The Washington Commanders are a fascinating bunch to follow.
Particularly when it comes to team building.
Washington is rostering Jonathan Allen ($21.4M cap number in 2023) and Daron Payne ($21.6M cap number starting in 2024) as high-price defensive linemen with growing cap numbers in the years to come. The Commanders also have Montez Sweat and Chase Young with deals that expire after the end of the 2023 season. It is an embarrassment of riches, to be sure. But it doesn’t seem feasible to pay all of the defensive linemen. In other words, if your favorite team needs defensive line help, there is a good chance it is monitoring the Commanders’ situation because there is potential for some serious logjam.
And, perhaps, with that in mind, Sports Illustrated’s Albert Breer has this to say about Washington’s situation (bold emphasis mine):
Teams coming out of the spring thinking they need more help may make trade calls on Young (it seems unlikely the Washington brass would move him ahead of a must-win year, but I know they’d be open to listening).
All of a sudden I find myself looking at the Chicago Bears, the glaring void they need to fill at defensive end, and the possibility of swinging a trade with the Washington Commanders.
Making an obvious connection is far too easy for us. The Bears should be looking at what the Commanders have with an eye on possibly cutting a deal. And the Commanders should entertain the idea of shopping their surplus of defensive line talent to help build out their roster elsewhere. But that doesn’t mean a deal will come together easy peasy. Nevertheless, it sounds like Washington is *NOT* opposed to hearing out teams with offers. Heck, they probably have been listening for a while. It’s not as if this glut of defensive line talent just came to light today. Washington could easily have floated this publicly in an attempt to nudge teams toward making stronger offers.
On the surface, Young is an ideal target for this Bears regime. The second overall pick in the 2020 NFL Draft, Young made the Pro Bowl and won the AP’s Defensive Rookie of the Year in his first year in the pros. But since then, Young has just 1.5 sacks in 12 games. An ACL and patellar tendon tear in 2021 wrecked his second season. Fast forward to 2022, Young began the year on the physically unable to perform list, was out til November, and didn’t get things going until Week 16. It’s been disappointing lately, but there is still so much untapped potential in the 24-year-old Young’s game. With that being said, I wonder what it would look like if he did it as a member of the Bears. But only at the right price.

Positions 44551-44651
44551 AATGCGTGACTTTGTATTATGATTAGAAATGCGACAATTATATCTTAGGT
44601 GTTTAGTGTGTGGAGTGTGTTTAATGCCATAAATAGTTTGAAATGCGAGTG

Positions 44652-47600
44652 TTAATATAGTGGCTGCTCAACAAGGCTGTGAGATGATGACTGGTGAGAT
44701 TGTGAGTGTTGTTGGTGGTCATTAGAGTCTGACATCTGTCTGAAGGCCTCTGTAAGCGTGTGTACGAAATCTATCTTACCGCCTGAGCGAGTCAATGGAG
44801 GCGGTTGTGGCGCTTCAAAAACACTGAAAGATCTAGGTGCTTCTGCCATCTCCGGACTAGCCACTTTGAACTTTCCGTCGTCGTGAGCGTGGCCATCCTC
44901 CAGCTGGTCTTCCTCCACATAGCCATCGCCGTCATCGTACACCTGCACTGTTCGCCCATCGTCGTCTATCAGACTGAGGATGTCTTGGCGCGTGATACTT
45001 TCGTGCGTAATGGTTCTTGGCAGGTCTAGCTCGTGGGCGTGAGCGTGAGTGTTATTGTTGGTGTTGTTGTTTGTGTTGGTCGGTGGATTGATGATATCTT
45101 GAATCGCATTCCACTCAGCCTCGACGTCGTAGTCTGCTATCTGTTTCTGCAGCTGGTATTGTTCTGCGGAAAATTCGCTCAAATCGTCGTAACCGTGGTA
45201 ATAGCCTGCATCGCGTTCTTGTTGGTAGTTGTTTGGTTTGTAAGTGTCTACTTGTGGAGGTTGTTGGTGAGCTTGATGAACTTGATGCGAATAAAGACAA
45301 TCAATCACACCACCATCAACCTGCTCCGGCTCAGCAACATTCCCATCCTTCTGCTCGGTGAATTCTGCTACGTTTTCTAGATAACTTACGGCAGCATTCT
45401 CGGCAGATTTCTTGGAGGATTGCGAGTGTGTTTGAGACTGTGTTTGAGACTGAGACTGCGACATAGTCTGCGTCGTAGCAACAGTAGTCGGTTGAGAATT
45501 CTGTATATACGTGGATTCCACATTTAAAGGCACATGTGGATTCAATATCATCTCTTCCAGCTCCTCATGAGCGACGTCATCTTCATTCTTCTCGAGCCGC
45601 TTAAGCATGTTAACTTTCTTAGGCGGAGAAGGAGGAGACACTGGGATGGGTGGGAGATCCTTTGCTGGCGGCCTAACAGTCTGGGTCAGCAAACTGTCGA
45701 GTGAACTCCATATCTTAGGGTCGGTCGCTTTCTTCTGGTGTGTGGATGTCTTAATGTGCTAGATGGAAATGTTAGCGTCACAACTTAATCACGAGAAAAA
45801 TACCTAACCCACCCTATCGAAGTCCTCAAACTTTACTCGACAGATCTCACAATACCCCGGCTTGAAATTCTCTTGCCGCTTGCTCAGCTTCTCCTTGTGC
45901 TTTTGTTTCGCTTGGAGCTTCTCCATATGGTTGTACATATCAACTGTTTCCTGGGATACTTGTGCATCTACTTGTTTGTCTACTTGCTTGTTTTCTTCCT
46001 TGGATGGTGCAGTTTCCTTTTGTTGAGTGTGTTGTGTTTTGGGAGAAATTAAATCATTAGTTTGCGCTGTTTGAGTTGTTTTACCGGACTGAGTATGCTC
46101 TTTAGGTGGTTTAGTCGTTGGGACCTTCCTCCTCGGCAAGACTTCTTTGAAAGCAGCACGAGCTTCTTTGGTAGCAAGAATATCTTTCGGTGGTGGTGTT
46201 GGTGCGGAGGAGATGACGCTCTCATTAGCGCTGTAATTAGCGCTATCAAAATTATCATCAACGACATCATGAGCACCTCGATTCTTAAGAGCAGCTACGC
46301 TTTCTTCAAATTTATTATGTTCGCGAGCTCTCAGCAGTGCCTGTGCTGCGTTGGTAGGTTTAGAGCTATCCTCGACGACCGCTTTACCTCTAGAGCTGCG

Ultimately, that’s where the rub is when it comes to a Young hypothetical. What is the cost of doing business? A 2024 first-round pick feels too rich for my liking. And because we just saw Za’Darius Smith go from the Vikings to the Browns for pennies on the dollar, it is tough to envision how a team can justify coughing up a first-rounder right now. Trading for Young would be a sizable risk. One I’m not sure the Bears are willing to take right now. Not with that recent injury history. And certainly not with a potentially high cost of making a trade. GM Ryan Poles didn’t clean house, tear it down, and start his rebuilding process only to take a high-risk gamble on a player who played just three games last year.
Also, there are still free agents available. Frank Clark, Jadeveon Clowney, Justin Houston, and Yannick Ngakoue are among the defensive ends who can be brought in for just cash. And so long as those defensive playmakers are on the open market, Washington’s trade leverage has limitations.
Don’t get me wrong. This front office should be willing to roll the dice every once in a while. But there is a time and place for it — and I’m not sure this is it. Nevertheless, I’m willing to follow this through. Maybe Young proves to be healthy and explosive again. Perhaps the price tag drops into a more affordable range. In the end, the Bears don’t need to make a trade right now. Although, a deal would make what has already been a fun offseason that much more enjoyable.